Castor EDC [33], the vendor of the EDC system used in our project, developed the technology to facilitate the de novo FAIRification of the VASCA registry (phase ii in Fig. 1). The eCRF designed for the CDEs, including the technology to translate to machine-readable format, are reusable (Additional file 1: Supplementary Methods—steps 6 and 7). The eCRF can be copied directly to a new database within the EDC system, to initiate a new ERN registry. Some ERN-specific adaptations may be necessary. For instance, diagnosis is registered using a drop-down menu focusing on vascular anomalies and should therefore be adjusted for an ERN with a different focus. The ontologies used in the CDE semantic data model are not limited to an area of disease. The developed (eCRF to RDF) data transformation application (Additional file 1: Supplementary Methods—step 6 onwards; [17]) is generic and can be reused by other registries and clinical trials, ensuring that new FAIRification projects can easily be set up within the EDC system. Likewise, other registries in the EDC system can reuse the FAIR Data Point structure and query functionalities developed for the VASCA registry (Additional file 1: Supplementary Methods—steps 8, 12, 13, 14, and 15). Furthermore, we have made our eCRF interoperable and reusable, as the codebook describing the eCRF templates containing the CDEs and the ontologies to annotate them is openly available in ART-DECOR [34]. Via the openly available iCRF Generator tool [35], the codebook can be directly implemented in other EDC systems such as OpenClinica and REDcap.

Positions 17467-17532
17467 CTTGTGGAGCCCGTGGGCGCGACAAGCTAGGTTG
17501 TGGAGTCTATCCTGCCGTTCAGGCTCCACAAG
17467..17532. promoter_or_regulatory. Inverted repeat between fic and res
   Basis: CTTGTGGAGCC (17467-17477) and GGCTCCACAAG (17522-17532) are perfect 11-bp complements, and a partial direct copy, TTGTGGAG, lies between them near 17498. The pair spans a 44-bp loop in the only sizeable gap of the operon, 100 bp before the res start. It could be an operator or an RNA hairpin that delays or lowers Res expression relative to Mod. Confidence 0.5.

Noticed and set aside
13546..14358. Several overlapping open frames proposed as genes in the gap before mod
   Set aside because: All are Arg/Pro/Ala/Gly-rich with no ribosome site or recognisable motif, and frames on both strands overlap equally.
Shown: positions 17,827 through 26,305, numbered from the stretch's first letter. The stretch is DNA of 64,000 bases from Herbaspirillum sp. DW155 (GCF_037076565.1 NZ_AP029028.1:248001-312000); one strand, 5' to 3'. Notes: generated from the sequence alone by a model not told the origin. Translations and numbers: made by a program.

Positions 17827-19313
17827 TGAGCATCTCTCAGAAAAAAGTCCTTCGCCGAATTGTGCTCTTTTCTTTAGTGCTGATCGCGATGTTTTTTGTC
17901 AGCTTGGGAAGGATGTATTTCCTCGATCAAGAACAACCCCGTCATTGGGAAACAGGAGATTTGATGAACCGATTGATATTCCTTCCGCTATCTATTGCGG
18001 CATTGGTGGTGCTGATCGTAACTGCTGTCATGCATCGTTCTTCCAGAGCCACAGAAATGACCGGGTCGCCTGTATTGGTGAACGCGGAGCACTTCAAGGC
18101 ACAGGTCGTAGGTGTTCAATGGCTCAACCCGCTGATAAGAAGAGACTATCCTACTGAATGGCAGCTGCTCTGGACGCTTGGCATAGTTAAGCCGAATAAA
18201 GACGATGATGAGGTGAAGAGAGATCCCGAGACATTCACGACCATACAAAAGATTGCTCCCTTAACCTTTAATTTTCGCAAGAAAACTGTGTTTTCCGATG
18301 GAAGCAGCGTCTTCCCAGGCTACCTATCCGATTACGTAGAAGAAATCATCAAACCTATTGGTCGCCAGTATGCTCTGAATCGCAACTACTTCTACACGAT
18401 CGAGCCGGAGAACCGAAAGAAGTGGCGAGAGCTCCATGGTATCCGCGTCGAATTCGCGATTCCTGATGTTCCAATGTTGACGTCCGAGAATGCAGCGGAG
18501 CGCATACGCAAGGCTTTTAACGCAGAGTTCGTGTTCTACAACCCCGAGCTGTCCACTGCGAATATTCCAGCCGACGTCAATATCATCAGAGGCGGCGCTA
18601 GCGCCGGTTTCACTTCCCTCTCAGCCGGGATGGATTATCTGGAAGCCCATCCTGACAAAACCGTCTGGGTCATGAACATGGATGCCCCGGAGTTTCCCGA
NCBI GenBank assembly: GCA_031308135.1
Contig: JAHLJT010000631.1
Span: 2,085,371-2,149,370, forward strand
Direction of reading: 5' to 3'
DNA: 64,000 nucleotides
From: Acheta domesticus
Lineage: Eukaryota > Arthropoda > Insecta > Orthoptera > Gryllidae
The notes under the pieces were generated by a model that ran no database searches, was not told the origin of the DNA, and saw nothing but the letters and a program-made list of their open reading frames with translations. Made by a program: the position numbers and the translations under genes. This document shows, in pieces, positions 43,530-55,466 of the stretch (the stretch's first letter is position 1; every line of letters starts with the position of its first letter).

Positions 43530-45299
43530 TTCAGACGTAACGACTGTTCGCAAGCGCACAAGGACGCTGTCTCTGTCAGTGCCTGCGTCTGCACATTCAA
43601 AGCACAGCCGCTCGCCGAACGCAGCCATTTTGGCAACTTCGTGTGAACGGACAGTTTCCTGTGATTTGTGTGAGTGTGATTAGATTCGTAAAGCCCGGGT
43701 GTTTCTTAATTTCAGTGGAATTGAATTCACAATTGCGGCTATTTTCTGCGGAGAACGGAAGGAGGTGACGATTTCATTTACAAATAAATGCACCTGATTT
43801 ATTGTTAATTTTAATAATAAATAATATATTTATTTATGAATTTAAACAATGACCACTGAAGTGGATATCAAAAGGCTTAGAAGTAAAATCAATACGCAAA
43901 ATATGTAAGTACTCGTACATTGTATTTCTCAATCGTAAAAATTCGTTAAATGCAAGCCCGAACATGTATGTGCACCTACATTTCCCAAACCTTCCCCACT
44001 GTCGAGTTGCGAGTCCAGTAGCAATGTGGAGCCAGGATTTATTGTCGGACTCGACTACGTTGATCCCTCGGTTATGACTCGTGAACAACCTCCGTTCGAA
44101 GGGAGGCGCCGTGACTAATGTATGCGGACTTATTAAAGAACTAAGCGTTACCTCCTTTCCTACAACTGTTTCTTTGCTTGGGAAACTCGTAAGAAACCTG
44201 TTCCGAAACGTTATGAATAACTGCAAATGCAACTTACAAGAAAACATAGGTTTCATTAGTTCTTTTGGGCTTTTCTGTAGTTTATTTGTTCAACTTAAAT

Finally, structured metadata describing the VASCA registry on ERDRI.mdr and the FAIR Data Point are reusable. Structured record level metadata of the CDEs were included in ERDRI.mdr (name and descriptions of data collected for the CDEs). Other registries can clone and reuse the VASCA ERDRI.mdr metadata if they are setting up a registry according to the CDEs.

Discussion

This project aimed to (1) base our VASCA registry on the CDEs and FAIR principles to enable it for analysis across RD registries, and (2) implement de novo FAIRification in our VASCA registry, where data are made FAIR automatically and in real-time upon collection. With regard to this first objective, we created an ontology-based semantic model of the CDEs recognised by the European RD community and implemented this model in our eCRF. As a result, machine-readable data can be queried through a FAIR Data Point, thereby facilitating analysis across RD registries. Within this project, we opted for a de novo approach (objective 2). To this end, we developed software that converts ‘normal data’ entered in the eCRF automatically into machine-readable data, thereby following the semantic model implemented. This comes with the great advantage, that data is made FAIR and available for research upon data entry as well as that clinical people are not tasked with the technical data conversion steps.

The step-by-step description provided in this paper, might help other ERNs and RD stakeholders setting up their own FAIR registries. In the following sections, we discuss the lessons we learned during the project and describe our ideas for future developments.

Lessons learned

The interpretation and collection of the Common Data Elements